Today we want to talk about a test platform for Rancher and Kubernetes and begin our setup.
What do we need?
We want to create a test platform that is near to a real production platform.
We have 3 possibilities:
- a complete local installation
- a complete installation in the cloud (EC2, Azure and more)
- a mixed installation (Rancher local, downstream Cluster in the cloud)
Cloud installations create costs, we want to avoid this in this Demo.
So i choose a local installation wit 7 VMs, each 2 VCPUs and 3.5G RAM.
This can already be handled by a Linux KVM hypervisor with 32GB RAM.
The VMs are all in one network.
The VMs are named node1 to node6 and the last one is named ranchernode.
It’s very important that DNS resolution for the hostnames is working! The whole Rancher/Kubernetes Setup relies on a working name resolution!
The VMs node1 to node6 are used for the downstream Kubernetes cluster (this is the cluster that carries the workload later).
In principle Rancher should work with any modern Linux distribution, but it”s better to choose an OS that is supported:
A very basic installation should do, no need for GUI.
All VMs should have a working network, a working name resolution and time synchronization.
The prerequesites for ranchernode
You can install Rancher on any certified Kubernetes distribution via helm chart (that’s some kind of repository format for applications in a Kubernetes cluster).
Rancher’s recommendation is to install Rancher on K3S or RKE.
A K3S Kubernetes cluster has the advantage that it’s very easy to install, while a RKE kubernetes cluster has other advantages, like automatic backup of the etcd database.
It’s recommended to install Rancher on a High available Kubernetes cluster for production environments, so in production you would need 3 nodes minimal just for Rancher.
I choose here to use only a single node K3S kubernetes cluster. But it can be anyway extended easily to a 3 nodes K3S kubernetes cluster to fit HA requirements.
We need to make sure that some elements are installed on our ranchernode:
- container-selinux (if SELinux is installed on the node)
Make sure containerd is started:
systemctl start containerd
systemctl enable containerd
K3S needs no Docker preinstalled on the nodes, it works with containerd and it can be easy installed on the ranchernode via
curl -sfL https://get.k3s.io | sh –
This simple command will download K3S on the ranchernode and install it.
And that’s all! Now a one node K3S kubernetes system is running on this node.
We can control that with
kubectl get node
kubectl get namespace
After K3S installation make sure that your Kubernetes config file is in your PATH:
vi ~/.bash_profile (and add the line from above to the end of the file)
In the next step we need to extend our K3S Kubernetes cluster with the Helm repository system.
That can also easily be done with the following commands:
curl -fsSL -o get_helm.sh https://raw.githubusercontent.com/helm/helm/master/scripts/get-helm-3
chmod 700 get_helm.sh
Control if Helm is working:
Install Rancher via Helm
Now it’s time to install the Rancher software in our K3S cluster:
helm repo add rancher-latest https://releases.rancher.com/server-charts/latest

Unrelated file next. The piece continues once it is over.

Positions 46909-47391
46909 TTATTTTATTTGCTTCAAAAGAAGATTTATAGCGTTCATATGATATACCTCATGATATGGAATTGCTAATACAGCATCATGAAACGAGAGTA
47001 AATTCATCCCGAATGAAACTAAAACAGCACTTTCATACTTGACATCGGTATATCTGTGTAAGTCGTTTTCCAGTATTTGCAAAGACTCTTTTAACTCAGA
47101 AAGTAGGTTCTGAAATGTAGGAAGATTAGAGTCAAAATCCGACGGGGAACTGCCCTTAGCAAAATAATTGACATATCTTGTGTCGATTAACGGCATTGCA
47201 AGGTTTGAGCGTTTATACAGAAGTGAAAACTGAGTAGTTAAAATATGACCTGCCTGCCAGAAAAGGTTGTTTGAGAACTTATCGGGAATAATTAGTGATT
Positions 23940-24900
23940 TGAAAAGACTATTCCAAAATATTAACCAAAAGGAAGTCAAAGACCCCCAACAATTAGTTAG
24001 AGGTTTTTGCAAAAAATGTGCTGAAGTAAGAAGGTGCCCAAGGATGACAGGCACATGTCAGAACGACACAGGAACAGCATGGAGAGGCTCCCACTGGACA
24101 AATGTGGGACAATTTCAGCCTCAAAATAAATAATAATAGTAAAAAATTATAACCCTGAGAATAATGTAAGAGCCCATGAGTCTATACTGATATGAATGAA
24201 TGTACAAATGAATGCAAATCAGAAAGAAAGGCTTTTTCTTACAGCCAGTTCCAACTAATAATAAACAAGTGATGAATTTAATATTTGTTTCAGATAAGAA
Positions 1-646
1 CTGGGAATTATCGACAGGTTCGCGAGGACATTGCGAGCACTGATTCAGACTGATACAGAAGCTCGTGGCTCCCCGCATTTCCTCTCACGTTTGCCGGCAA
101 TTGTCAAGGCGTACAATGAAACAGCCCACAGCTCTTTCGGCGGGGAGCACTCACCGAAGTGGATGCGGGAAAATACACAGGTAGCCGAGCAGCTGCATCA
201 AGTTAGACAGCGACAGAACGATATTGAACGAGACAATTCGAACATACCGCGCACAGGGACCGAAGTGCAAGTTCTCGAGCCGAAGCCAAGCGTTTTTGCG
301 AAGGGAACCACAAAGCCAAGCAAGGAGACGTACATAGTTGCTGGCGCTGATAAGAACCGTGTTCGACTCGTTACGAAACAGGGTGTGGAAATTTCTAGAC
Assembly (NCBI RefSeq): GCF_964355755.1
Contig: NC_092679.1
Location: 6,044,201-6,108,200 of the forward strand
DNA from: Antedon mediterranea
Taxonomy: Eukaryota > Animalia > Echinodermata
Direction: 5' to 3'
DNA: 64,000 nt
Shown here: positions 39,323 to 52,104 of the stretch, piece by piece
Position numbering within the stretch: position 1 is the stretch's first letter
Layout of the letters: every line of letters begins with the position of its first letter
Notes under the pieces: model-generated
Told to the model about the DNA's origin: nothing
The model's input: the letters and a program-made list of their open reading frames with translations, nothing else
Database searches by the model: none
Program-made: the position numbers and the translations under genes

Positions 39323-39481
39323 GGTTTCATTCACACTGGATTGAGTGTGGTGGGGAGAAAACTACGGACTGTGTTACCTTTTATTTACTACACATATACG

kubectl create namespace cattle-system
Now we need to decide with what kind of certificates our Rancher should work, we have 3 possibilities. For the first 2 we need the cert-manager installed
- Rancher Generated Certificates (Default)
- Let’s Encrypt
- Certificates from Files
We go here with Self Signed certificates, so we need the cert-manager:
kubectl apply –validate=false -f https://github.com/jetstack/cert-manager/releases/download/v1.0.4/cert-manager.crds.yaml
kubectl create namespace cert-manager
helm repo add jetstack https://charts.jetstack.io
helm repo update
helm install cert-manager jetstack/cert-manager –namespace cert-manager –version v1.0.4
Verify the installation of cert-manager:
kubectl get pods –namespace cert-manager
Finally we deploy the Rancher application in Kubernetes with the help of Helm:
helm install rancher rancher-latest/rancher –namespace cattle-system –set hostname=ranchernode.localdomain
We can control the status of this process with the following command. please wait till the deployment has finished successfully:
kubectl -n cattle-system rollout status deploy/rancher
deployment “rancher” successfully rolled out
And that’s all! we have now successfully installed a one node K3S Kubernetes cluster with Rancher deployed.
In an enterprise environment with 3 nodes for this cluster we need to make sure that
resolves to a loadbalancer outside of the cluster that distributes the http/https connections from clients to all 3 IP addresses from the ranchernodes, the loadbalancer checks also for the health of this ranchernodes and takes them out of loadbalancing in case of a problem.
There are also possibilities to handle the load balancing inside the Kubernetes cluster if there is no external loadbalancer available.
Access the Rancher Webgui
Now we need just to open a browser to
and create a password for the admin user.
Rancher is now ready to deploy a downstream clusters.
That will be covered in the next part of this blog.
Possible Problems with this setup
If you experience problems with this setup, please try to deactivate SELinux/AppArmor and firewalld.
Depending on what resolves your problem you will know how to fix it and activate the component again.
CU soon again here 🙂